The interest in biopolymers is growing fast. Biopolymers such as TPS (thermoplastic starch), PLA, PHB find more and more industrial applications. While starch based products are most often used in packaging applications, the biopolyester are more often applied in higher value and more durable applications such as for instance technical textiles, or combined with natural fibres in biobased composites. Such types of applications are amongst others investigated in previous or running CORNET projects such as NATUREWINS and Biobased Self Reinforced composites (BIO-SRPC).
End-of-life possibilities of biopolymer based consumer products
The first interest of using biopolymers is the fact that they are renewable and are not (or less) contributing to the depletion of the oil resources. This certainly contributes to limit the carbon–footprint of a product, but in addition the revalorisation of the materials at their end-of-life should be taken into account as well in order to optimise the eco-efficiency of products. Although the mentioned biopolymers can be composted, this is in general not the most attractive end-of-life solutions, since any revalorisation of the product takes place.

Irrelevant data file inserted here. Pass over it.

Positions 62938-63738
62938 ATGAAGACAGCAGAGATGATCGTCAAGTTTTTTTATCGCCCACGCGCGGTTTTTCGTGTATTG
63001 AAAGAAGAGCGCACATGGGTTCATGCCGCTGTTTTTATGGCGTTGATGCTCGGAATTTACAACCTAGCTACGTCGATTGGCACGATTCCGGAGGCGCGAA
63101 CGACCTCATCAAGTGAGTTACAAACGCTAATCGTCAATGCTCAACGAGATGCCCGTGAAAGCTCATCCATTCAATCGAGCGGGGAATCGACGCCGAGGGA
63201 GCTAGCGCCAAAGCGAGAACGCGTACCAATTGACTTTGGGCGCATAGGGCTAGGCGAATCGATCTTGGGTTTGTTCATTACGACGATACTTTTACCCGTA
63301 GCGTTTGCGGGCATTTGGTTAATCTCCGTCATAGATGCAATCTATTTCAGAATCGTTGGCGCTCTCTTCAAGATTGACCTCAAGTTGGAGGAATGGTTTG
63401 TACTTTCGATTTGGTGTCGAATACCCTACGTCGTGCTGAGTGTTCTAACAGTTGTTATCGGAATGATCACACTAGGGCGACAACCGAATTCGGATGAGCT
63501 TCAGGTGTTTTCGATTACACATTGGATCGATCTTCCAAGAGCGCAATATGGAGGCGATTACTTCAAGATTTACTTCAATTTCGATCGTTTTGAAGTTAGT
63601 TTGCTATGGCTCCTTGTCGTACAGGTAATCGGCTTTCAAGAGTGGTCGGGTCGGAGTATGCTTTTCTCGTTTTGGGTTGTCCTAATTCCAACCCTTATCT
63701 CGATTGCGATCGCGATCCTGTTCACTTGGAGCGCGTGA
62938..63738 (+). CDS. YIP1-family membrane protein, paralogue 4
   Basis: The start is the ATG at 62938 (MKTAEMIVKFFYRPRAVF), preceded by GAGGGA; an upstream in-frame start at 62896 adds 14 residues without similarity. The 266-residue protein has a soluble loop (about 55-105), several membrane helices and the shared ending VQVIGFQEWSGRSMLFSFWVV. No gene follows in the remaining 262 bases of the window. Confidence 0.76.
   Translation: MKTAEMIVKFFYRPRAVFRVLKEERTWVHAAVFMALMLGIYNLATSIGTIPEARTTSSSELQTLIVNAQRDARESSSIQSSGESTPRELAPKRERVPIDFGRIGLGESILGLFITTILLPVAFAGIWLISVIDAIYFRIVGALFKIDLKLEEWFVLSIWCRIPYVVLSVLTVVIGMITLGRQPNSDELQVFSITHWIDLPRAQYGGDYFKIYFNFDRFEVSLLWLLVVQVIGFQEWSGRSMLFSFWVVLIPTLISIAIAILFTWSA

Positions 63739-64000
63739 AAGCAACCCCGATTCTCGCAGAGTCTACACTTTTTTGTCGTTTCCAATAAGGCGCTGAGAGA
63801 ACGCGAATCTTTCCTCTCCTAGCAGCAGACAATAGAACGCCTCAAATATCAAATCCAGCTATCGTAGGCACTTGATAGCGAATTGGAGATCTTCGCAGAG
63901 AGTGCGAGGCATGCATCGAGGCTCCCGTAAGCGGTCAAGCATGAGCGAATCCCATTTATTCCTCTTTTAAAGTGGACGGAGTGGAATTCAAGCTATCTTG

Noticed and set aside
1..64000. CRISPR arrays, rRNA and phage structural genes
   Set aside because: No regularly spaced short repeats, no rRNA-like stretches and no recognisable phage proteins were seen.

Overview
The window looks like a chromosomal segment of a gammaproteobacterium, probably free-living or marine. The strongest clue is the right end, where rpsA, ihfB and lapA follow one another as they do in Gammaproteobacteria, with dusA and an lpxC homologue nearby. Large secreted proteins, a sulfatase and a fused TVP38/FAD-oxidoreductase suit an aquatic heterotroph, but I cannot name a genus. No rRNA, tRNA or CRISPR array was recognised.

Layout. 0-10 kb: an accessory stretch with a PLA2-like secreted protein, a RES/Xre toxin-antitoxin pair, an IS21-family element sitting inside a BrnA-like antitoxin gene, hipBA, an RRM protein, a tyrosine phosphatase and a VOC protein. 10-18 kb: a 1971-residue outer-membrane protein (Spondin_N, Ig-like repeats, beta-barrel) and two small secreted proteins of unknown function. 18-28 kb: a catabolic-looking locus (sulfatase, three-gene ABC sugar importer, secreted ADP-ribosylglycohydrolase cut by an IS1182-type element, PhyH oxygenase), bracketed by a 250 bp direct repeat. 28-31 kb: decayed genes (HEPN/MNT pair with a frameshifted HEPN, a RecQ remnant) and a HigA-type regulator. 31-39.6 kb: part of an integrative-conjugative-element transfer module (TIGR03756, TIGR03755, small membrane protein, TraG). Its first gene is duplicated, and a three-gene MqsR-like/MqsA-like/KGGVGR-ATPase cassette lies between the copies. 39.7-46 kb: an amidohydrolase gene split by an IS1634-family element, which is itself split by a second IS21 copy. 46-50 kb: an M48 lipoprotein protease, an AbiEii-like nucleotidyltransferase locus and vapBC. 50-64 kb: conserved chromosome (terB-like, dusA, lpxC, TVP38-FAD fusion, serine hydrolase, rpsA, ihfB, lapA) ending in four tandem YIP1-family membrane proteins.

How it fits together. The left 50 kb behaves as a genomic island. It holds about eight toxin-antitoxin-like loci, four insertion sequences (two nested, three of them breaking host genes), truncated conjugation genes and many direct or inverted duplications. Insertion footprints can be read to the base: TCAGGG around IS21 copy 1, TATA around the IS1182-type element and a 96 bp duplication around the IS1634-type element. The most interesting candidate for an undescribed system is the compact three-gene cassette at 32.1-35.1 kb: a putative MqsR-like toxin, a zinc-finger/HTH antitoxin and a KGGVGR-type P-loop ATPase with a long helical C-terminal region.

BIO-EOL was finished at the end of 2015 and has lead to some very interesting research results about the mechanical properties of recycled biopolymers.